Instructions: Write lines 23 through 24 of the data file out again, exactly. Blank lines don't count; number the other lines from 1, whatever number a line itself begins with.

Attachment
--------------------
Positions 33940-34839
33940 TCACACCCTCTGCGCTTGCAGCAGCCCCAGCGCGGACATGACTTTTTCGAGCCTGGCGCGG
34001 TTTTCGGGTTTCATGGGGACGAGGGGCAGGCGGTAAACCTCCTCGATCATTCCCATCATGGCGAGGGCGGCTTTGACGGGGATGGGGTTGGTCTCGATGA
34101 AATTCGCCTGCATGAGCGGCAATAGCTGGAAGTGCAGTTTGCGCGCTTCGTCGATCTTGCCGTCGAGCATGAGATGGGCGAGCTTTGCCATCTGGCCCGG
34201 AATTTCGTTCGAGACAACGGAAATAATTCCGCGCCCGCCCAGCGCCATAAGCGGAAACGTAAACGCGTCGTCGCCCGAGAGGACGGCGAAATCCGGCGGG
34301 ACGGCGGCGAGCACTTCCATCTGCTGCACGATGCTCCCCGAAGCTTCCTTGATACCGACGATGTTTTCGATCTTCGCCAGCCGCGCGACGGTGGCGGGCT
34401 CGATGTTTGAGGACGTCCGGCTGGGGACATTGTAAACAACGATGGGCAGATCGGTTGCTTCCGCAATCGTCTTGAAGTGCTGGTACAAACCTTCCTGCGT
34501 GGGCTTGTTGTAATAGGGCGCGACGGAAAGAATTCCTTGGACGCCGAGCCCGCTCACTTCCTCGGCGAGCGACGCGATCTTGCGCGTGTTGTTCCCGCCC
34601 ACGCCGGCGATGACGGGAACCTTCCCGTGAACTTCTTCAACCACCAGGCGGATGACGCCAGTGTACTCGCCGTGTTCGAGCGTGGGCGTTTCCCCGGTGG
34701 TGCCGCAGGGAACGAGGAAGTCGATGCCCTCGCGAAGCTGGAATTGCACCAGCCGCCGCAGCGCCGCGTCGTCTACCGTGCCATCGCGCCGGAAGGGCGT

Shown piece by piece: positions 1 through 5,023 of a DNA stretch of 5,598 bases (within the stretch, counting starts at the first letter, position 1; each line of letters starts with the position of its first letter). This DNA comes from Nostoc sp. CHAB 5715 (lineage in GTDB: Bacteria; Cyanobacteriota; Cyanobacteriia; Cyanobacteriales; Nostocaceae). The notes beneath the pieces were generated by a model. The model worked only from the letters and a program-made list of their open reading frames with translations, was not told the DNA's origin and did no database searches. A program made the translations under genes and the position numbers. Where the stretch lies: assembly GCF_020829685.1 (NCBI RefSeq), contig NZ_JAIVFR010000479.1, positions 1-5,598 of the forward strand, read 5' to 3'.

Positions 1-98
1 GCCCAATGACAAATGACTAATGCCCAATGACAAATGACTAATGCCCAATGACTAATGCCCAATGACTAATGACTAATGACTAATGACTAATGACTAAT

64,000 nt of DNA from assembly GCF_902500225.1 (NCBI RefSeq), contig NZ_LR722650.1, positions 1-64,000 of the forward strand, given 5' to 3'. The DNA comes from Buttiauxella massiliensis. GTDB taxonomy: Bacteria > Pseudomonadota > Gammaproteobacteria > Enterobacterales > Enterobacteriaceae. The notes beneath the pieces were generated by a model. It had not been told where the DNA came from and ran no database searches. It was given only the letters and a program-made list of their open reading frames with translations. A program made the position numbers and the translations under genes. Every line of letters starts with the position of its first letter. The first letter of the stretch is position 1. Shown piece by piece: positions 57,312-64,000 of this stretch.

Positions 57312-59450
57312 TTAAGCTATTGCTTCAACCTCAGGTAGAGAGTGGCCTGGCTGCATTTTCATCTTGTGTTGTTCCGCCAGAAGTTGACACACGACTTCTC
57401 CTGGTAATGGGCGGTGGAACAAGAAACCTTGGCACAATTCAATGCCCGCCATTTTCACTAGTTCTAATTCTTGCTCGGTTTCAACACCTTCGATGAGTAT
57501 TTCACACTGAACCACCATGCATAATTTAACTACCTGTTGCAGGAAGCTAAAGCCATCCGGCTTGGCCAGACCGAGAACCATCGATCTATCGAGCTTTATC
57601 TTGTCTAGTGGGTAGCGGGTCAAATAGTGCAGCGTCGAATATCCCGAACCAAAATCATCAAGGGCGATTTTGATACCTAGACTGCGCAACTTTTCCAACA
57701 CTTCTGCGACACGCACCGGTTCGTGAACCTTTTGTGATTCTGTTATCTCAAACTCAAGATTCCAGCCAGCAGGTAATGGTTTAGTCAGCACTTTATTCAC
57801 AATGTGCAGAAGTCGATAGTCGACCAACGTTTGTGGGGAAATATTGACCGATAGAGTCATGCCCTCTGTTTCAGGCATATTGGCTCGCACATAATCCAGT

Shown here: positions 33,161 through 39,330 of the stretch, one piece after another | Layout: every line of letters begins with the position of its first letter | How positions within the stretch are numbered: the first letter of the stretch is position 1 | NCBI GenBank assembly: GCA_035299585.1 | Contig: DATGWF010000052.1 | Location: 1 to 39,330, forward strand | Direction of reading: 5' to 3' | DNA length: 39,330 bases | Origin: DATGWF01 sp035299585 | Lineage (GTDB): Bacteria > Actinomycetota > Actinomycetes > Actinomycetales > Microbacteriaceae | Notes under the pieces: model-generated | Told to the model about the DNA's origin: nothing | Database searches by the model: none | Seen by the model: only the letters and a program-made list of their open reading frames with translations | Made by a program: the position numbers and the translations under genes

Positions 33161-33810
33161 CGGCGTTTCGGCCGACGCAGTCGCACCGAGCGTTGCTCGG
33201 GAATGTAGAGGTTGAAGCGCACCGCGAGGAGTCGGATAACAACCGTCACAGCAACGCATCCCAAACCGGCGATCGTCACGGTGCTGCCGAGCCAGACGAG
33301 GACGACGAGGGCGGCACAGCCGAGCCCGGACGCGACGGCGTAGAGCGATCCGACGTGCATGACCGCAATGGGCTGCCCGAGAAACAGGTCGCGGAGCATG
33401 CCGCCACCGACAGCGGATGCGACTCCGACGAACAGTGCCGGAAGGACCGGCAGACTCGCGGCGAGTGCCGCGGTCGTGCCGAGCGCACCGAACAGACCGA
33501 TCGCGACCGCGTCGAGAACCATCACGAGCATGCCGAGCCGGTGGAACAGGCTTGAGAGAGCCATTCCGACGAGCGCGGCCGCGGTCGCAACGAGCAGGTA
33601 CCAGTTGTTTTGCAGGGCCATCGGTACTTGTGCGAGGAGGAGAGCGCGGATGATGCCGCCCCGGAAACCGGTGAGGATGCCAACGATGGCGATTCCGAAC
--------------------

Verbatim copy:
Positions 33161-33810
33161 CGGCGTTTCGGCCGACGCAGTCGCACCGAGCGTTGCTCGG